Google's big foray into primetime television advertising during this year's Super Bowl was arguably quite the success. Its Parisian Love ad, which wasn't even designed for Super Bowl, was one of the most well-received ads shown.

The internet search giant is apparently so fond of its creation that it's giving everyone the ability to create their own Parisian Loves using a nifty new YouTube tool called Search Stories.

The Official Google Blog explains:

All you need to do is type in your Google searches, pick some music and — presto! — you've got your very own Search Story to share with your friends or showcase on our YouTube channel.

As you can imagine, the results are, well, interesting.

Search Stories is a simple, yet engaging, creation. And it's something that Google would have been wise to have set up before the Super Bowl. After all, other major companies have capitalized by encouraging individuals to partake in fun user-generated activities, and, in retrospect, Parisian Love provided a similar opportunity that Google didn't seize.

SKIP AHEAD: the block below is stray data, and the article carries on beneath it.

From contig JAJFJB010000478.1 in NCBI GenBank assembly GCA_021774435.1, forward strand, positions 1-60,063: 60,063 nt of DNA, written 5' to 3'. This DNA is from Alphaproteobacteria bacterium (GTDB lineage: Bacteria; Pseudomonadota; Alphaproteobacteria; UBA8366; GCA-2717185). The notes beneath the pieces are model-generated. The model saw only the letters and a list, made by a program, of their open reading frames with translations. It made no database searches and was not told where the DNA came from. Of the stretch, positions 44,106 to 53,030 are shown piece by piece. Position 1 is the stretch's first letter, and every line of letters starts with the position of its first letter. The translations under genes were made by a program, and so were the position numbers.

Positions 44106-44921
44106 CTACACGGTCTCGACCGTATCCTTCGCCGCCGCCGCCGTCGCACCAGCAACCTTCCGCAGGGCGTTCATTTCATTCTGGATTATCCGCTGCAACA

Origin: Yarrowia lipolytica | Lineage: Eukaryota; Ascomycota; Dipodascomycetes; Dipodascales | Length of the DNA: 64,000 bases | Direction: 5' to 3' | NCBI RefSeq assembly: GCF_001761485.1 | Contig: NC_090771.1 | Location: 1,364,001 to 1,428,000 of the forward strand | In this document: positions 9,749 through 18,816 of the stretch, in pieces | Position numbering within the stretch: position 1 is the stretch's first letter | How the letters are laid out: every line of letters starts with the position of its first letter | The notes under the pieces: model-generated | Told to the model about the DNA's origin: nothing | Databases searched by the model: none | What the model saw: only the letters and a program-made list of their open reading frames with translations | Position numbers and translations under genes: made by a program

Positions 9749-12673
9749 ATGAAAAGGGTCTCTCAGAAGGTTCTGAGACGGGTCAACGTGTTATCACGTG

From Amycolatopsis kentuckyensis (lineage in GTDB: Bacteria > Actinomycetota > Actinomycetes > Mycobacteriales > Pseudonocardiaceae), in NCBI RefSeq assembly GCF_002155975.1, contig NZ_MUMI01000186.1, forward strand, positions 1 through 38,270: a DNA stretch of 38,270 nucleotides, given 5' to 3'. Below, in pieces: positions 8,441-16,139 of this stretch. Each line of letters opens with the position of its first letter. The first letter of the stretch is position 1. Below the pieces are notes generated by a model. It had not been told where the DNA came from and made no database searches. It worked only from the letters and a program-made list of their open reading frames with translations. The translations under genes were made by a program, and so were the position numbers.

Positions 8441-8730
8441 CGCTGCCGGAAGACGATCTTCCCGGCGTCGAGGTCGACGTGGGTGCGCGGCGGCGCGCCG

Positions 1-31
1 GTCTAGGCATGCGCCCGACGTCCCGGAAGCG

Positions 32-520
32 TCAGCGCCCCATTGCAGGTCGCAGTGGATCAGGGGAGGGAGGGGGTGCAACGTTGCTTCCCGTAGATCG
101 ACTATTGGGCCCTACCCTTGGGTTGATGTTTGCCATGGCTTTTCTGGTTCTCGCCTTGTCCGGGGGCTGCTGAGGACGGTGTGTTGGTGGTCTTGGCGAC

While Parisian Love does have a coherent message for viewers, it lacks a compelling call-to-action. A call-to-action that Search Stories could have provided. Instead of ending the ad with "Search on", Google would have promoted Search Stories:

Tell your story at

If Google really wanted to get into the spirit, it might have even considered running some sort of contest around Search Stories.

Obviously, I'm engaging in Monday morning quarterbacking here, but now that Google has created a well-received mainstream ad and developed a clever extension of it online, I think it would behoove Google to think bigger for Super Bowl 2011.

That, of course, starts with strategic planning. Something that, ironically, may decrease the likelihood of Google coming up with something that isn't overly Googly (read: geeky and esoteric).

Nonetheless, traditional advertising mediums have a lot to offer Google now that it's one of the world's most recognized brands and hopefully Parisian Love and Search Stories will provide it with a foundation for future ads that will make us laugh, cry, and go online. To one of Google's properties of course.

Patricio Robles

Published 15 April, 2010 by Patricio Robles

Patricio Robles is a tech reporter at Econsultancy. Follow him on Twitter.

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